(CNN) – Marco Rubio's heading to Iowa this weekend.
The first-term Republican senator from Florida and possible 2016 GOP White House contender will be in the Hawkeye State to campaign for state senator Joni Ernst, Iowa's GOP Senate nominee.
Rubio will attend a fundraiser for Ernst on Saturday. Later in the day he'll mingle at an annual party hosted by Bruce Rastetter, a top Iowa donor to Republican candidates and causes. Sen. Ted Cruz of Texas, another potential GOP presidential candidate, is also attending the party. The visits were first reported by the Des Moines Register and confirmed by CNN.
This is the second trip to Iowa by Rubio in the past two months. Rubio made a last-minute stop in Iowa the day before the June 2 primary to campaign for Ernst.
Ernst, who's also a lieutenant colonel in the Iowa National Guard and who grabbed national attention earlier this year by touting her hog castrating skills in a campaign commercial, has the backing of some top names and groups among both the tea party movement and establishment Republicans. She went from being a longshot to easily winning the party's Senate nomination.
Rubio decries ‘intolerance’ against same-sex marriage opponents
She now faces off in the midterm elections against Democratic Rep. Bruce Braley. The winner of November's general election will succeed longtime Democratic Sen. Tom Harkin, who is retiring at the end of the year. If Republicans flip Harkin's seat, and five other Democratic held seats, they will control the Senate.
Rubio and 2016
Anytime a possible presidential hopeful visits Iowa - the state that kicks off the presidential caucus and primary calendar – the political world takes notice.
Next month Rubio heads to South Carolina to keynote Rep. Jeff Duncan's annual Faith and Freedom Barbecue. South Carolina holds the first southern contest in the race for the White House.
In May Rubio traveled to New Hampshire, the state that holds the first primary in the race for the White House. He sounded like a presidential candidate, as he headlined the Rockingham County Republican Committee's annual "Freedom Founders" dinner, held at the historic Wentworth-By-The-Sea hotel just outside of Portsmouth. Earlier that day, he headlined a fundraiser for the state GOP, held private meetings with some influential Republicans, and sat down for interviews with local media.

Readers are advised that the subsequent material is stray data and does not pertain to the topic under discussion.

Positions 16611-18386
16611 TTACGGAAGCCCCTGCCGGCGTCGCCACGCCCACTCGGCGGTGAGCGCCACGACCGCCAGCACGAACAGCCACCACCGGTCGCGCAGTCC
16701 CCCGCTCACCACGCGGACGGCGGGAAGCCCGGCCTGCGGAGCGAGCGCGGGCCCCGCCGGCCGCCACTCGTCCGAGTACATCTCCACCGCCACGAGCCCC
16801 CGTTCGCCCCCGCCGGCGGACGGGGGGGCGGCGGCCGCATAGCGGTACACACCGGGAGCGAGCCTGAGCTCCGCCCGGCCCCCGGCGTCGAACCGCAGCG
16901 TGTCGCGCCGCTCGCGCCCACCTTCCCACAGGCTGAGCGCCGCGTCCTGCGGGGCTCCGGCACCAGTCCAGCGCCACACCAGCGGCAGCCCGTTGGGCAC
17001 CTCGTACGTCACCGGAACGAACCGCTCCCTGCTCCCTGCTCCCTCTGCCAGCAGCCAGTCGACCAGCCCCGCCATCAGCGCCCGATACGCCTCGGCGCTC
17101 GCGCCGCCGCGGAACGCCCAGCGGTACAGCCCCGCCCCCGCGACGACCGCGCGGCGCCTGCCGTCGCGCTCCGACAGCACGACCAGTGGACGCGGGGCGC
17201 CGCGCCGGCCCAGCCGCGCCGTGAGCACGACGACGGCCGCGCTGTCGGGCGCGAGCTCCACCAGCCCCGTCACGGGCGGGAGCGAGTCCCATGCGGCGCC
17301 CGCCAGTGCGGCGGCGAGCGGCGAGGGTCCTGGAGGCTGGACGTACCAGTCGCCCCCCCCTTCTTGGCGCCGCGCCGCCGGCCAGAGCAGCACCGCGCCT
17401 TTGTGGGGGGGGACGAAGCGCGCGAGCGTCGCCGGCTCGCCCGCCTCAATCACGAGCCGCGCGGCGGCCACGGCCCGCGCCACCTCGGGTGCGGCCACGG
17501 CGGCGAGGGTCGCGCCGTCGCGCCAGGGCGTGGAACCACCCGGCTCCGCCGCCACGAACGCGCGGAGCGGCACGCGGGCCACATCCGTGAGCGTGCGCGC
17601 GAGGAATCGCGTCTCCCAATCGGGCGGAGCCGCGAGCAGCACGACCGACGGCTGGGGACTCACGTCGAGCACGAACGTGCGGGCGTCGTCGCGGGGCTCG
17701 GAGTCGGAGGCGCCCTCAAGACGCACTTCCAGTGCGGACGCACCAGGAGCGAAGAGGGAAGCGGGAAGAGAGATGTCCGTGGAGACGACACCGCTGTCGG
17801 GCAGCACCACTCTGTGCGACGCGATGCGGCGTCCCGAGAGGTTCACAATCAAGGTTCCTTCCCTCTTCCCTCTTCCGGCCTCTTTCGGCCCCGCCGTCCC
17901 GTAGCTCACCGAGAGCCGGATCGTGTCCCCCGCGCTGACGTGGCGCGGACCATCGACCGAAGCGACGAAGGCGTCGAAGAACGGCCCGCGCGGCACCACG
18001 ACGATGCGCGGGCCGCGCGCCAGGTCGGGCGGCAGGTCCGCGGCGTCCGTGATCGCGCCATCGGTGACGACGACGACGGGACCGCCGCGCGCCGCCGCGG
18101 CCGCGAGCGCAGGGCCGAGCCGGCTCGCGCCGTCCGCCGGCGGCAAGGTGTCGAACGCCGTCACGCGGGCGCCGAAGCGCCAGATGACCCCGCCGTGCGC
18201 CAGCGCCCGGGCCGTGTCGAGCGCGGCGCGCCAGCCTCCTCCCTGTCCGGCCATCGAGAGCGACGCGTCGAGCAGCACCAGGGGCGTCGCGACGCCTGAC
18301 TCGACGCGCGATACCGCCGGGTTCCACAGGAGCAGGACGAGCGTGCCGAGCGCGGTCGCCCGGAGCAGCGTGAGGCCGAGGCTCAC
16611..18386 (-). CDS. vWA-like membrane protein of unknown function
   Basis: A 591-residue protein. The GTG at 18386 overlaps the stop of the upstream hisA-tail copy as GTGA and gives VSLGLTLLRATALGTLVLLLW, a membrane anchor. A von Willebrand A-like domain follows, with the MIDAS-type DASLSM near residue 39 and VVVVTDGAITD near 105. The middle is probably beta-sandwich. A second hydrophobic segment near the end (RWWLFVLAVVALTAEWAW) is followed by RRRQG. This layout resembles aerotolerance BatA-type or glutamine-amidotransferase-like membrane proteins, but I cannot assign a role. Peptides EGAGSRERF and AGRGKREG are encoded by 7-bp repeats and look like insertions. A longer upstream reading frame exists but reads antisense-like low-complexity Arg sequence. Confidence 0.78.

Rubio's said that should he decide to launch a 2016 presidential campaign, he won't run simultaneously for re-election for his seat in the U.S. Senate.
The recent moves by Rubio put the first-term senator back in the 2016 spotlight.
Early last year Rubio's name was near or at the top of public opinion polls of Republicans' choice for their party's 2016 presidential nomination. But Rubio's numbers slipped after his high-profile support for a bipartisan comprehensive immigration reform bill that passed the Senate in June of last year. The measure, which stalled in the House, included an eventual pathway to citizenship for most undocumented immigrants, which is strongly opposed by many conservatives.
Rubio's numbers in 2016 polls quickly faded, and have remained in the single digits in surveys asking Republicans their choice for the party's presidential nomination. Rubio stood at 6%, in the most recent CNN/ORC International poll, which was conducted earlier this month.
Rubio and Cruz won't be the only GOP White House hopefuls in Iowa the next couple of weeks. Sen. Rand Paul of Kentucky, Texas Gov. Rick Perry, former Sen. Rick Santorum of Pennsylvania, former Arkansas Gov. Mike Huckabee, and Louisiana Gov. Bobby Jindal will make stops in the state.
CNN's Peter Hamby and Ashley Killough contributed to this report.